I frequently help clients with procrastination. They tell me why they haven’t followed through on getting things done like reading, exercise, eating healthy, making time for hobbies, and preparing for work projects. They know what they need to do, but they don’t do it. Part of my job is to help motivate them. Here are 3 strategies I use to help myself and clients overcome procrastination.
Key #1: Procrastinate on the Right Things
You should procrastinate on some tasks. You heard me right. Procrastination is a good thing when it’s on the RIGHT things. Give yourself the freedom to say “no”, delegate, and move slowly on some tasks. Neglect the right tasks and disappoint the right people. Maybe you need to neglect cleaning the house because you need time with friends. Maybe you can hold off on checking and responding to email because you have more important things to do. It’s all about prioritization.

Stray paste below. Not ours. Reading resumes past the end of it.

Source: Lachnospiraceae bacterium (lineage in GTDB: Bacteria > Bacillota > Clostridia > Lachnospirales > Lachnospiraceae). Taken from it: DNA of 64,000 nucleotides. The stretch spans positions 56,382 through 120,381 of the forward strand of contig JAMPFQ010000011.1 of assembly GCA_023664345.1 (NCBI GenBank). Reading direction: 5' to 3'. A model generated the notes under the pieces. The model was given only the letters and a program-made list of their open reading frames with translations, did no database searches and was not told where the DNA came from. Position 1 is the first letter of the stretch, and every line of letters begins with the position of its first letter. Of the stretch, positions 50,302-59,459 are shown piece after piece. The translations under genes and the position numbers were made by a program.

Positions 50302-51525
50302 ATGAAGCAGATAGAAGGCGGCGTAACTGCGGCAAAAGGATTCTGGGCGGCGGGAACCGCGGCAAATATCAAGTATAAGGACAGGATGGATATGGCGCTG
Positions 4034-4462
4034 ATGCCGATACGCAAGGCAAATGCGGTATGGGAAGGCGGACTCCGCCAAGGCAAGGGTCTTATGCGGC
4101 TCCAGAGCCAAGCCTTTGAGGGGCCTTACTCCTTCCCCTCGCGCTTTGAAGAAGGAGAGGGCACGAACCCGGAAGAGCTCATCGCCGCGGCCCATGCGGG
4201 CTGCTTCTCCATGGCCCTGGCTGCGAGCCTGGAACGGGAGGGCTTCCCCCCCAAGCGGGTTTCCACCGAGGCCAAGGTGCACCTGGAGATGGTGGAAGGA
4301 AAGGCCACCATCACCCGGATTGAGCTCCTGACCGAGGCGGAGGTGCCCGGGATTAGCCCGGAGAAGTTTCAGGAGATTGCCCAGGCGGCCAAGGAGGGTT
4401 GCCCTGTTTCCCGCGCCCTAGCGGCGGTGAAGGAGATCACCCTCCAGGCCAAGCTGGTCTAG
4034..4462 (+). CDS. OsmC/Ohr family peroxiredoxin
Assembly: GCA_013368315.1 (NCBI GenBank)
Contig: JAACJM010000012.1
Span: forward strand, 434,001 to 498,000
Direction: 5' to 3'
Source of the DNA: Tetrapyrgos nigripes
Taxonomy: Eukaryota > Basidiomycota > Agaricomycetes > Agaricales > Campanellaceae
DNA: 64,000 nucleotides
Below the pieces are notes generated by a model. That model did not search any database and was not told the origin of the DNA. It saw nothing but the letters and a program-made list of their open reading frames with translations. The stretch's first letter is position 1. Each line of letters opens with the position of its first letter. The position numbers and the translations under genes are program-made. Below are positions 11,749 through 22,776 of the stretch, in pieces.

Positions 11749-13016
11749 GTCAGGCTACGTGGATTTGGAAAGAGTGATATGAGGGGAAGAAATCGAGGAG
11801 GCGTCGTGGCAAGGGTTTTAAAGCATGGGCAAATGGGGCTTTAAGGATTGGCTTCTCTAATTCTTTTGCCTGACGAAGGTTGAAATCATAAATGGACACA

Key #2: Count the Cost
Identify those tasks that, if you procrastinate, will cost you in the long run. If you procrastinate, you will harm friendships, hurt your family, or cause long term health problems. Connect how neglecting to do something now will greatly harm your future.
Here are the types of comments I hear from clients as they count the cost.
“If I don’t overcome my fear of flying I won’t be a viable candidate for the promotion.”
“If I continue to neglect my health, I may do irreversible damage.”
“If we don’t learn to budget, we may never reach our financial goals.”
These are the tasks you need to prioritize. Have the courage to count the costs now or live with the consequences later.
Key #3: Ask a Friend to Help
When it comes to procrastination, accountability is crucial. This is one of the main reasons support groups like Alcoholics Anonymous and Weight Watchers work. For years, my friend Dave and I have asked each other questions weekly about important areas where we procrastinate. We usually do this while we work out together on Thursday mornings. I have broken bad habits because of my accountability with Dave.
Question: How is procrastination harming your future? What do you need to do about it?